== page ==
Robert Maxwell 'investigated for war crimes'

Media tycoon Robert Maxwell was being investigated for war crimes at the time of his death fifteen years ago, it has been claimed.

A report in the 'Independent' cited a file by the Metropolitan Police, released under the Freedom of Information Act, which showed that a case on Maxwell was being prepared for the Crown Prosecution Service.

According to the Independent, detectives had begun questioning members of Maxwell's platoon over claims that he shot dead a German civilian while serving as a captain in the British Army during World War II.

The incident is alleged to have taken place in a German town in 1945. The details were first mentioned in Joe Haines biography of Maxwell, which was published in 1988. The book published a letter Maxwell wrote to his wife about the incident. In the letter, Maxwell said that he had summoned the town mayor and ordered him to tell the German soldiers to surrender. The major returned and said they had agreed to the demands, Maxwell said, but as the troops were marching off, a German tank opened fire on them. "Luckily, he missed, so I shot the mayor and withdrew," Maxwell wrote.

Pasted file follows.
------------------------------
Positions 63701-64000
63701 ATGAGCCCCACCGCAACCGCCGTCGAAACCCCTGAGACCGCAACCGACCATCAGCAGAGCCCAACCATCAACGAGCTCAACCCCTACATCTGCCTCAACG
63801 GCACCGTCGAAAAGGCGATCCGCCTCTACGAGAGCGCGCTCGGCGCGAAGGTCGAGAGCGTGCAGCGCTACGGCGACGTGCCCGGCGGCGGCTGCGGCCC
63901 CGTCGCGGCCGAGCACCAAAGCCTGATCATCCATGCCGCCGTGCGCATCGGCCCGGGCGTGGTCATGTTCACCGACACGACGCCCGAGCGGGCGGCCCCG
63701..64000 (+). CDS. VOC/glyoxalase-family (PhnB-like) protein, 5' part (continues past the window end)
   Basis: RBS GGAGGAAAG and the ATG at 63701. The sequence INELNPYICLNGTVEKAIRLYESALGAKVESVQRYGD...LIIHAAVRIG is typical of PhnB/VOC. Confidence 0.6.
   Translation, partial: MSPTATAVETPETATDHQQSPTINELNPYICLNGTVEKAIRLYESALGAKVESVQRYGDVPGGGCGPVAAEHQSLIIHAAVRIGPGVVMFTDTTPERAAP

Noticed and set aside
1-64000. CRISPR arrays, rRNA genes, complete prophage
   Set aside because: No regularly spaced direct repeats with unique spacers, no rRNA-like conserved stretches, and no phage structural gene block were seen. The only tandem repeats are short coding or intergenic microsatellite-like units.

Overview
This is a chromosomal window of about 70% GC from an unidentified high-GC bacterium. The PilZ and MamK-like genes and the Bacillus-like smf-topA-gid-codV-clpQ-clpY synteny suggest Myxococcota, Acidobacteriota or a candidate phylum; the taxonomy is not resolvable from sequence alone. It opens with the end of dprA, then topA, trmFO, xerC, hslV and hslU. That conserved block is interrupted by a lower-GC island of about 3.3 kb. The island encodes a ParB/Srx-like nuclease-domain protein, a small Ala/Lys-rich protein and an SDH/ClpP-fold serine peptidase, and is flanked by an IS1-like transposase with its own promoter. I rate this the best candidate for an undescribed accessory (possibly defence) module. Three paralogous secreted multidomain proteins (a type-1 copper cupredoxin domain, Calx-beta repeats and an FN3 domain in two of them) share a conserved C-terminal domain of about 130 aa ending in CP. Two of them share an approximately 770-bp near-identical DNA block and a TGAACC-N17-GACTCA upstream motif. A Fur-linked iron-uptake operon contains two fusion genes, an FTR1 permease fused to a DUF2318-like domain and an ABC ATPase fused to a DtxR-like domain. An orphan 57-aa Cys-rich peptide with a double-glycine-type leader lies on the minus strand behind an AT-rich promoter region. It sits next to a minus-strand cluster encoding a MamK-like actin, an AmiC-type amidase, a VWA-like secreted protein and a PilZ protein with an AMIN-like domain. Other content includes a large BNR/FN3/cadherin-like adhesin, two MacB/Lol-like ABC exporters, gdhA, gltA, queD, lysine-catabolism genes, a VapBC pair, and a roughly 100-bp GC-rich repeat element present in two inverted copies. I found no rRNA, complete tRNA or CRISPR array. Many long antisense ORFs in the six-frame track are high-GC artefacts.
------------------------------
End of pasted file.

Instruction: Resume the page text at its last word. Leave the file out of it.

An investigation was launched following the introduction of the War Crimes Act in 1991.

The investigation was still, apparently, ongoing when Maxwell died in 1991. The media tycoon drowned in mysterious circumstances while on holiday on his yacht, the Lady Ghislane, which was cruising off the Canary Islands. A verdict of accidental drowning was recorded.

The investigation into the alleged wartime shooting was closed shortly after Maxwell's death.

After Maxwell's death, it emerged that he had plundered an estimated £400 million from the Mirror Group pensions' fund.


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